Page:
Of course, some may have better sources of evidence than others. Omniscient, trustworthy, communicative sources being invaluable, if available.

    I was thinking of something much more mundane than that. For instance we know that in order for an element of language to be valid it must facilitate communication.

    That seems to me be a universal rule. I think that other more specific rules could possibly be deduced from that one.

    I’m not sure of this of course but I’ll bet the endeavor would be fun and interesting and a better approach than just throwing up our hands and exclaiming that there are no rules just because they appear to be difficult to program.

    peace

  28. BruceS: I’m a stickler about using ‘begs the question’ in its original sense.

    What is funny is that I hesitated for a moment in using the phrase the way I did for exactly that reason. But I went ahead and used it in the spirit of this conversation.

    Your response is interesting to me. You clearly knew what I meant yet you felt compelled to correct me.

    I’m not trying to pick on you or Walto here I do the same sort of thing as well from time to time.

    I just wonder why

    peace

  29. walto: Uh-oh. That may even be worse than caring about spelling!!

    How about “most unique”. Comparatively speaking, that bugs me about as much as misuse (by my standards) of “begs the question”.

    Yet Mr Google says “most unique” is not wrong, since “unique” can mean unusual which literally can be qualified. Go figure!

  30. BruceS:…since “unique” can mean unusual which literally can be qualified…

    What can you do? Shoot the language anarchists?

    Almost unique?

  31. fifthmonarchyman:

    Your response is interesting to me. You clearly knew what I meant yet you felt compelled to correct me.

    I was not trying to correct you as much as clarity what I meant when I used the phrase earlier to describe my concerns based on the way I understood your comments in the exchange about whether humans could do things AI could never do.

  32. fifthmonarchyman: I was thinking of something much more mundane than that. For instance we know that in order for an element of language to be valid it must facilitate communication.

    OK. I was thinking of rules for meaning. And by rules I mean something like “if x then y”.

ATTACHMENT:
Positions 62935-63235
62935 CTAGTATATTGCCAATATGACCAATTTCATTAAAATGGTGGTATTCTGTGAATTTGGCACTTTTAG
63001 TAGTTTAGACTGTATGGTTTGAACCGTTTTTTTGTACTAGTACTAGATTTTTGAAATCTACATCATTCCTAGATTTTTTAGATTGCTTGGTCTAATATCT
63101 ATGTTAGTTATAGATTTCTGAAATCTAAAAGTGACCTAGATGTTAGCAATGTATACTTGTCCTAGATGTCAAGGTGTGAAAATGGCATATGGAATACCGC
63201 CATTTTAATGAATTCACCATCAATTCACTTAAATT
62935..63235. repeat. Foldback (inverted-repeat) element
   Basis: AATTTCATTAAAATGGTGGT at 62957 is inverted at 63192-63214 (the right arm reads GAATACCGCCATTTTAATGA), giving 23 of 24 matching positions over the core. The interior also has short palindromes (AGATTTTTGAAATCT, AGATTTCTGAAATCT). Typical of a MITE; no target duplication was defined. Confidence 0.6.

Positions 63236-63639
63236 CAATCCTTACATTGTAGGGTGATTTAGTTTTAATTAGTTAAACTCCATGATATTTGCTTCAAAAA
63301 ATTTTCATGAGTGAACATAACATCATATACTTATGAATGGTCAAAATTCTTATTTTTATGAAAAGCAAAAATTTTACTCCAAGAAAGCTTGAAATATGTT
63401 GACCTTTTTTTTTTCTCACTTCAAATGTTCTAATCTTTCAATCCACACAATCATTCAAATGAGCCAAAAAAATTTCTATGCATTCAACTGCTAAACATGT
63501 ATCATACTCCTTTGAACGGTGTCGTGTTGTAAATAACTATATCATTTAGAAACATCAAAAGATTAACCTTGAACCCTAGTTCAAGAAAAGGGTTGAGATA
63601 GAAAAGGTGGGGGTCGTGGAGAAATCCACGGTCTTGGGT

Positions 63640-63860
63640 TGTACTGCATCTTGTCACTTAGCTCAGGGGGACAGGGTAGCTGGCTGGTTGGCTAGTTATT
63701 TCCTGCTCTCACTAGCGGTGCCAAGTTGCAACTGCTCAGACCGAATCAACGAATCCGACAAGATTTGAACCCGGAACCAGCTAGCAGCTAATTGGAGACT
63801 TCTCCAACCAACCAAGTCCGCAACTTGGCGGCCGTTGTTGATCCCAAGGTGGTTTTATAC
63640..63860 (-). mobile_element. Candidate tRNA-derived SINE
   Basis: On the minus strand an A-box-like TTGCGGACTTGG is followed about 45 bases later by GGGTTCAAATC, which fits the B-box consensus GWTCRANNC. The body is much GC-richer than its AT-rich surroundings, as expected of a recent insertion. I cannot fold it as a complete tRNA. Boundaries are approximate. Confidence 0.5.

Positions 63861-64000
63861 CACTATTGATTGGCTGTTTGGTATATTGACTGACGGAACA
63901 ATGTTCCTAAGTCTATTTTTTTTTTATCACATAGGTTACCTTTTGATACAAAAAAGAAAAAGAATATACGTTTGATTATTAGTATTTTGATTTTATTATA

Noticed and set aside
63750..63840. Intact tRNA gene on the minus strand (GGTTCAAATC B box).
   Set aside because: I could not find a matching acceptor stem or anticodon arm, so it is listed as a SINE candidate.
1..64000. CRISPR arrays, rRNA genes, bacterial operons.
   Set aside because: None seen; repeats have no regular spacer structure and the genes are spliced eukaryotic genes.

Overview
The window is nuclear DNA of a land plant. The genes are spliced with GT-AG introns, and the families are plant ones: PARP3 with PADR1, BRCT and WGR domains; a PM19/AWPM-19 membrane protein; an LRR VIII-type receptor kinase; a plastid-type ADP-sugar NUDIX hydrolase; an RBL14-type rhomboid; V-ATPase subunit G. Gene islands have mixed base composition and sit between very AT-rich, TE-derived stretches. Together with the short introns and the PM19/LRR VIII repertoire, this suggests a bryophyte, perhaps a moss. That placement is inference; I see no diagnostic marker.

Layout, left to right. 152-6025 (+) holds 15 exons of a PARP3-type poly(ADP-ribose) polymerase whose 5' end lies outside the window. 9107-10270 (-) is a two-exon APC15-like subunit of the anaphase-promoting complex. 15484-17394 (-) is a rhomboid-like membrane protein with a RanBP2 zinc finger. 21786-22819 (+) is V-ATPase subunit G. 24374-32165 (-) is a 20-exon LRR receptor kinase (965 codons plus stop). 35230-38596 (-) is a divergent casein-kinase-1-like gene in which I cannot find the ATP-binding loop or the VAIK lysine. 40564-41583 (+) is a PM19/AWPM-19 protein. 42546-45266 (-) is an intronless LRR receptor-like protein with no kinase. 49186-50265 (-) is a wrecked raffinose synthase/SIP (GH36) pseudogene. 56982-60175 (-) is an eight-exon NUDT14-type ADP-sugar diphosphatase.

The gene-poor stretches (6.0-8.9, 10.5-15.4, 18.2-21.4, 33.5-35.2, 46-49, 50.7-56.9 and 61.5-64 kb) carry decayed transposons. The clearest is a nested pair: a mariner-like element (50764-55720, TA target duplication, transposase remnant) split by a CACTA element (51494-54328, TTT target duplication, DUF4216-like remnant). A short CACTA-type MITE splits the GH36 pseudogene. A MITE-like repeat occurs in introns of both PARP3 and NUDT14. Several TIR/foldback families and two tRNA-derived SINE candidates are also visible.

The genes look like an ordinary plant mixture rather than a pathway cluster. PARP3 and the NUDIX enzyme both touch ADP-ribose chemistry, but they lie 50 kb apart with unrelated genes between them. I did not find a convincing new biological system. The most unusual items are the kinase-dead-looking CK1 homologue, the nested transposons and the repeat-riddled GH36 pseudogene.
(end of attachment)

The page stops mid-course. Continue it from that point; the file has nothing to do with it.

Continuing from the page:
First, directly implementing that type of rule (or similar) is what I meant by the GOFAI research program that failed.. It is true that modern approaches program learning algorithms, But for me that is just giving the AI a subset of the same set of tools that babies have and so is a valid way of studying and trying to model learning in humans.

    Also, I don’t think human understanding of language works by rules of that if-then sort. I don’t think we can model meaning that way. Maybe we can do useful modelling of syntax that way, to a point. But maybe not: there are linguistic theories that claim that even syntax cannot be separated from meaning and pragmatics (eg cognitive linguistics).

  33. Alan Fox:
    BruceS,

    I am a language anarchist. Shoot the grammar police!

    I don’t like the analogy (metaphor?) to police, since police enforce existing laws; they do not make the laws.

    I prefer to say that we pedants are fighting a losing battle in trying to influence the community laws/norms of usage. But you know what the poet said about facing fearful odds. Not that I am literally putting my life on the line, of course.

  34. BruceS: OK. I was thinking of rules for meaning. And by rules I mean something like “if x then y”.

    me too

    BruceS: It is true that modern approaches program learning algorithms, But for me that is just giving the AI a subset of the same set of tools that babies have and so is a valid way of studying and trying to model learning in humans.

    I think that the fact that AI inevitably fails to learn language yet babies can tells you a lot more about AI than it does about rules.

    BruceS: Also, I don’t think human understanding of language works by rules of that if-then sort. I don’t think we can model meaning that way.

    I don’t think we can model meaning at all.
    I do think there are rules though. Without rules meaning could change randomly and arbitrarily at any time. That clearly does not happen or we would not be communicating right now.

    For anyone interested in exploring this topic I would suggest this free book.

    https://frame-poythress.org/wp-content/uploads/2012/08/PoythressVernInTheBeginningWasTheWord.pdf

    peace

  35. Language pedantry began with the publishing of dictionaries.

    Without some sort of governor on the engine of language, we would lose the ability to read anything more than a few hundred years old.

    I suspect spell checkers will save us from that.

    Latin is a fossilized language, but still in use. Standard English may become the same kind of thing, no longer spoken, but required for documents and for international publishing.

  36. petrushka: Without some sort of governor on the engine of language, we would lose the ability to read anything more than a few hundred years old.

    Well, bear in mind that English was the language of the common people when our Norman rulers were using Latin and Norman French. English was allowed to go its own way. Newton published Philosophiae Naturalis Principia Mathematica in Latin in 1687. Now, we can’t easily read Shakespearean English and the English of Chaucer is almost a foreign language. Yet French written 500 years ago is easily understood by a French speaker of today.

    Which was the better outcome?

  37. Is there supposed to be an answer to that?

    The French have frozen their language by law. English is loose and promiscuous.